Aloha Friday: Privacy, Schmivacy

Last night my husband deleted his Facebook account, for the second time actually, so I suppose it wasn’t a big surprise. A friend of mine deleted hers, too, and I was actually kind of proud of her and a little jealous. I almost deleted mine, too, but couldn’t go through with it. Not because of my addiction to Family Feud or Farkle or anything lame like that (I swear) but because since moving to Wisconsin last year, Facebook is kind of my lifeline to friends and family we left behind.

Sure, I could write them a letter or email them or call them or something. Maybe they’ll read my blog and comment more. But it won’t be the same. Facebook, as much as we like to knock them down a lot over Privacy, etc., have become an integral part of the way we all keep in touch. And as someone who is classically bad at keeping in touch with people, it’s kind of a godsend.

Of course I could try just chatting with people on Twitter or Skype or something – or like I said, give them a call or email them. But let’s be honest.

I probably wouldn’t.

My fault, I know, but it’s true – and I think it’s important that I be honest with myself here. I hate talking on the phone and I get wrapped up in all my own silly and forget. I can sit here and blabber on about myself until the cows come home, but unless I’m following your blog or your tweets or your Facebook account, I might never remember to check in with you. Just ask my dad.

And Facebook allows me to not only check in on other people’s stats and look at pictures of their cute kids – it also allows for conversation without having to start said conversation with an awkward, “So what’s new?” You just update your status with whatever crosses your mind as mildly important and they do the same – and you comment on what they say and vice versa. And sometimes multiple people comment, and you can talk to them, too, about – whatever. It’s small talk and it might seem trivial, but it makes all the difference.

In Twitter you get the stats and it’s fun, but it’s not a real back and forth conversation – and it’s hard for other people to jump in. With an IM service like Skype or AIM or with an email, you have to initiate that conversation – you have to have something to say to them. As I type this, I’m feeling lamer by the second, but it’s still true. Facebook has really created something special in the way they allow people to converse. It’s not rocket science but it’s well done.

And with so many other websites I use interacting with Facebook, the list of possibilities for conversation grows. I can post my 365 pictures to my account so non-365ers can see and comment, too. My Netflix ratings can get posted there which is fun if not necessarily crucial. I can report buzz from my BzzAgent account and share opinions about the newest little word of mouth website, Smile.ly. And lets not forget the games – of course you can play online games anywhere but playing a game with a friend is always more fun. All of these websites are working with Facebook so me working with Facebook, too, makes it all a better experience. And adds to the privacy issue…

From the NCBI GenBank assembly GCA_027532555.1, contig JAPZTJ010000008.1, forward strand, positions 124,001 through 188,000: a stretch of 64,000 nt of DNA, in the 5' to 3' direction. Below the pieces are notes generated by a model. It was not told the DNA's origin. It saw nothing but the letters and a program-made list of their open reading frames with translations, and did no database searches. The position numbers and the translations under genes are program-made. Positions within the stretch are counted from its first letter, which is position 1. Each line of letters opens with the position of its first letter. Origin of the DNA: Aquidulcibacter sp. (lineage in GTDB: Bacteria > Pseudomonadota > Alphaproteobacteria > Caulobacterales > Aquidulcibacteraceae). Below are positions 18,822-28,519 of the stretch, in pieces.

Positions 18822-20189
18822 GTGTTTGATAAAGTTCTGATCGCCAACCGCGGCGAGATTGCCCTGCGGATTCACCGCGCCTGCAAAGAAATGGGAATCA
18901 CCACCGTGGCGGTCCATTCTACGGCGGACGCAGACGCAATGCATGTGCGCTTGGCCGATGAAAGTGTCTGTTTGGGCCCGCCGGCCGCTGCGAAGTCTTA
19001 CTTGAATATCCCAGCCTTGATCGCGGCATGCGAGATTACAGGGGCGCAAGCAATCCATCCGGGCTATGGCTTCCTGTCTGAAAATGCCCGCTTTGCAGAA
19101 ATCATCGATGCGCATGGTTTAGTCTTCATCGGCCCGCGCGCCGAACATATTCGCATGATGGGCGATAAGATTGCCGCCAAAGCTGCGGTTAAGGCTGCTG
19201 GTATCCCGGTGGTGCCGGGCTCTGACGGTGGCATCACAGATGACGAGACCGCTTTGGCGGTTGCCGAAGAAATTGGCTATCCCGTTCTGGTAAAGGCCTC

All of these websites and people are all interacting with Facebook and sharing their information with each other and everyone else – and it’s gotten so huge and so popular, that it’s really no surprise that this whole privacy issue has gotten to be such a big deal. It’s all out there – and unfortunately controlling your privacy on Facebook is no small task. There are layers upon layers upon layers of stinky settings to go through – so some people don’t bother and other people, like my husband, just leave. It’s tough.

As a blogger, I think about privacy a lot. I go back and forth over what to share and what’s too personal and how many little things added together could create a problem. I’m possibly a little bit hypocritical about it, being stubborn in some areas and very liberal in others – I do my best but I know there are things out there and I’m taking risks. Same goes for Facebook, but blogging to me has become sort of like breathing – and Facebook is apparently similarly important to me because of the friendships I’m maintaining there. So for now, I’ve trimmed down the old friends list and gone a bit more crazy strict on my privacy settings and we’ll see how it goes…

Anyway, before I write a book on the subject (too late?), I’ll just open the floor up to you guys:

Do you use Facebook? What do you think of their privacy options? Have you thought of deleting your account – or have you actually done so? What would you miss most about Facebook if you left? What would you miss the least?

An Island Life